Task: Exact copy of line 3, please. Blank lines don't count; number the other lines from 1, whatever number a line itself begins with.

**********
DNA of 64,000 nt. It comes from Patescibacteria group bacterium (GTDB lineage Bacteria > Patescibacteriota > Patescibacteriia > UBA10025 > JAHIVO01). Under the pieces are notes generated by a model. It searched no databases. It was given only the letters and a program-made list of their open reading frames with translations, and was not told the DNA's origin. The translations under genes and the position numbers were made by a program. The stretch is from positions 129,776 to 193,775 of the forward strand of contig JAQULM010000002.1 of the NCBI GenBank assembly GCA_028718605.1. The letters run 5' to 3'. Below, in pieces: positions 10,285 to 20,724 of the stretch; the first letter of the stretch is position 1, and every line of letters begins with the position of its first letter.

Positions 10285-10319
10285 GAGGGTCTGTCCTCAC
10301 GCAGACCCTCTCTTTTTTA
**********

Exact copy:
10285 GAGGGTCTGTCCTCAC